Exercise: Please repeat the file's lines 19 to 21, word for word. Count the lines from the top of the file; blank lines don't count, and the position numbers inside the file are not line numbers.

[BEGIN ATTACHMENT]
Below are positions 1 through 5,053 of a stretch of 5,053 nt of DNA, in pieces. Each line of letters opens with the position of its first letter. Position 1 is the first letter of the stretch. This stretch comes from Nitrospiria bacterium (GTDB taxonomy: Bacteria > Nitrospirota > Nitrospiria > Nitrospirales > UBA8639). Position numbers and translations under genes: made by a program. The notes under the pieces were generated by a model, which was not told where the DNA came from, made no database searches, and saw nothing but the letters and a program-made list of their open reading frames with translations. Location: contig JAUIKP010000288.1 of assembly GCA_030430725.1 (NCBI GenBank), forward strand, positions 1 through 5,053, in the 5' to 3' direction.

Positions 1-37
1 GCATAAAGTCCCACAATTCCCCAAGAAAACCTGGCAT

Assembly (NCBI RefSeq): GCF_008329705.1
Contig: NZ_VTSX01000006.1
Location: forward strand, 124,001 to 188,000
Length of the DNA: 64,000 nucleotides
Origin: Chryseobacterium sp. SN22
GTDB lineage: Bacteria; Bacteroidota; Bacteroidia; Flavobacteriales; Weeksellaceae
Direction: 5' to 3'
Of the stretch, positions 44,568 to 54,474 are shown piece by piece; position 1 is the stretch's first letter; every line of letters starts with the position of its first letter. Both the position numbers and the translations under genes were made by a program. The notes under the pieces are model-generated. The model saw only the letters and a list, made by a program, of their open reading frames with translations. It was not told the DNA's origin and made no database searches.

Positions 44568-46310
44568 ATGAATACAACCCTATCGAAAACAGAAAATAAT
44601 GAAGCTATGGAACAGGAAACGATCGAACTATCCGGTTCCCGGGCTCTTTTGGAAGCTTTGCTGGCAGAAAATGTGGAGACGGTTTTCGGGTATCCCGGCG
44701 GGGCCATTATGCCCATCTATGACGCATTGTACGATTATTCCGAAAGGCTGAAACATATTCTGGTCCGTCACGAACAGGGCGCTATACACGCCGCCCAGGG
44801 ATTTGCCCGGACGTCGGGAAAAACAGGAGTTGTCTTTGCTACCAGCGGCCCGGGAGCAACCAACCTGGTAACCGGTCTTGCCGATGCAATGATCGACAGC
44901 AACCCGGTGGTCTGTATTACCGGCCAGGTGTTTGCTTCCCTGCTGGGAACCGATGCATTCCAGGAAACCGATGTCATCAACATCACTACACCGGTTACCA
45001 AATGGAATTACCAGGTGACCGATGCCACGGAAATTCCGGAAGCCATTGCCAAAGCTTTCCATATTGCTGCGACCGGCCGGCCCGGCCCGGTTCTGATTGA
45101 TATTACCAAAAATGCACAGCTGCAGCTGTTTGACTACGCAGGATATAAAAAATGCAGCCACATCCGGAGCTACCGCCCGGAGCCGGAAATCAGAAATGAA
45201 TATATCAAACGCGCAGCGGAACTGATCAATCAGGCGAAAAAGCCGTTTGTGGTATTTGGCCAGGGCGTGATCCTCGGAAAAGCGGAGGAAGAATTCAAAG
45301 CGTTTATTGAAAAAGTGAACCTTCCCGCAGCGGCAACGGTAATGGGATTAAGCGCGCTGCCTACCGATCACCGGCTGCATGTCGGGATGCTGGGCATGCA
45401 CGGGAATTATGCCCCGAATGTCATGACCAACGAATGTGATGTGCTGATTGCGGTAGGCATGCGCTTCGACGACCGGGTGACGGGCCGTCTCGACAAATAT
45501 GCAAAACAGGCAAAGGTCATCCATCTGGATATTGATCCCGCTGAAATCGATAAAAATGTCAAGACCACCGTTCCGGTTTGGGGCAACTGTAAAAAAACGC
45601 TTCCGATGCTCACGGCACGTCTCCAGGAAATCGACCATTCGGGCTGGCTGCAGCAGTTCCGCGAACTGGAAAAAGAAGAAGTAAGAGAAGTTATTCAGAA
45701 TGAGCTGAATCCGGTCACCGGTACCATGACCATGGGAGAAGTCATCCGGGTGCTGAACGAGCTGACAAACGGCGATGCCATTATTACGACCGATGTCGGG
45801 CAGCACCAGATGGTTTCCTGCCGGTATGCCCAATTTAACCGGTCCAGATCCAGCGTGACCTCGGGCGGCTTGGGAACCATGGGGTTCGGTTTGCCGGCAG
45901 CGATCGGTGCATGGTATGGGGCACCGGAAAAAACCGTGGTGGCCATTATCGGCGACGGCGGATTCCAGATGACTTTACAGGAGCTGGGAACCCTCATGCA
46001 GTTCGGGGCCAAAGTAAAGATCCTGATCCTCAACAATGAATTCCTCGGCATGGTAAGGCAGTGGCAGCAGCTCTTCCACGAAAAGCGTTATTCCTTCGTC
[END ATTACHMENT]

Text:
45101 TATTACCAAAAATGCACAGCTGCAGCTGTTTGACTACGCAGGATATAAAAAATGCAGCCACATCCGGAGCTACCGCCCGGAGCCGGAAATCAGAAATGAA
45201 TATATCAAACGCGCAGCGGAACTGATCAATCAGGCGAAAAAGCCGTTTGTGGTATTTGGCCAGGGCGTGATCCTCGGAAAAGCGGAGGAAGAATTCAAAG
45301 CGTTTATTGAAAAAGTGAACCTTCCCGCAGCGGCAACGGTAATGGGATTAAGCGCGCTGCCTACCGATCACCGGCTGCATGTCGGGATGCTGGGCATGCA